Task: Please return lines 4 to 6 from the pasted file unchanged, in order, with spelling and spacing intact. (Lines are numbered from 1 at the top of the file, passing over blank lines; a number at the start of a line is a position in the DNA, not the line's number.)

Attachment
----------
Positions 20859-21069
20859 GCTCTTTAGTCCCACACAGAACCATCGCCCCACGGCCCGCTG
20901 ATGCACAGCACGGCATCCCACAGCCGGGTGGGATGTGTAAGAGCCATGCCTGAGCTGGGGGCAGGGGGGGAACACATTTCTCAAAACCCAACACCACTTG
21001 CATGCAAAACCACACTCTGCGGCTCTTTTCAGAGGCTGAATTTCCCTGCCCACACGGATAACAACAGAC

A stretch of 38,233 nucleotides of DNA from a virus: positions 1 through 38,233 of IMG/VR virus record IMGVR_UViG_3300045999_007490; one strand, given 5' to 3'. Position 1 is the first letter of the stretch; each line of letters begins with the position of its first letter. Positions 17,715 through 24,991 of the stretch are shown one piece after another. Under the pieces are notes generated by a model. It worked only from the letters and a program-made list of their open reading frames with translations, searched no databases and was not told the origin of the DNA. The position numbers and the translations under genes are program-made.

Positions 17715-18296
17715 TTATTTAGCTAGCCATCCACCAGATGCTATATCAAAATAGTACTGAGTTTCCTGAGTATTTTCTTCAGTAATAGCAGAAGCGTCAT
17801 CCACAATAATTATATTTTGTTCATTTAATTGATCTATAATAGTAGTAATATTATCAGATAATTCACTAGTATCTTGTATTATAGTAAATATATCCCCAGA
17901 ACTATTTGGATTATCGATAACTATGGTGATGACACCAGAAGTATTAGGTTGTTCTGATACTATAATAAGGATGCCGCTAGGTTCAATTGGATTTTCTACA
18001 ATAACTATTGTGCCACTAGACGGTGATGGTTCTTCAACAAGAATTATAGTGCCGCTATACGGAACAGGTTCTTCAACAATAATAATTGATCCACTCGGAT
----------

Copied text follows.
21001 CATGCAAAACCACACTCTGCGGCTCTTTTCAGAGGCTGAATTTCCCTGCCCACACGGATAACAACAGAC

A stretch of 38,233 nucleotides of DNA from a virus: positions 1 through 38,233 of IMG/VR virus record IMGVR_UViG_3300045999_007490; one strand, given 5' to 3'. Position 1 is the first letter of the stretch; each line of letters begins with the position of its first letter. Positions 17,715 through 24,991 of the stretch are shown one piece after another. Under the pieces are notes generated by a model. It worked only from the letters and a program-made list of their open reading frames with translations, searched no databases and was not told the origin of the DNA. The position numbers and the translations under genes are program-made.

Positions 17715-18296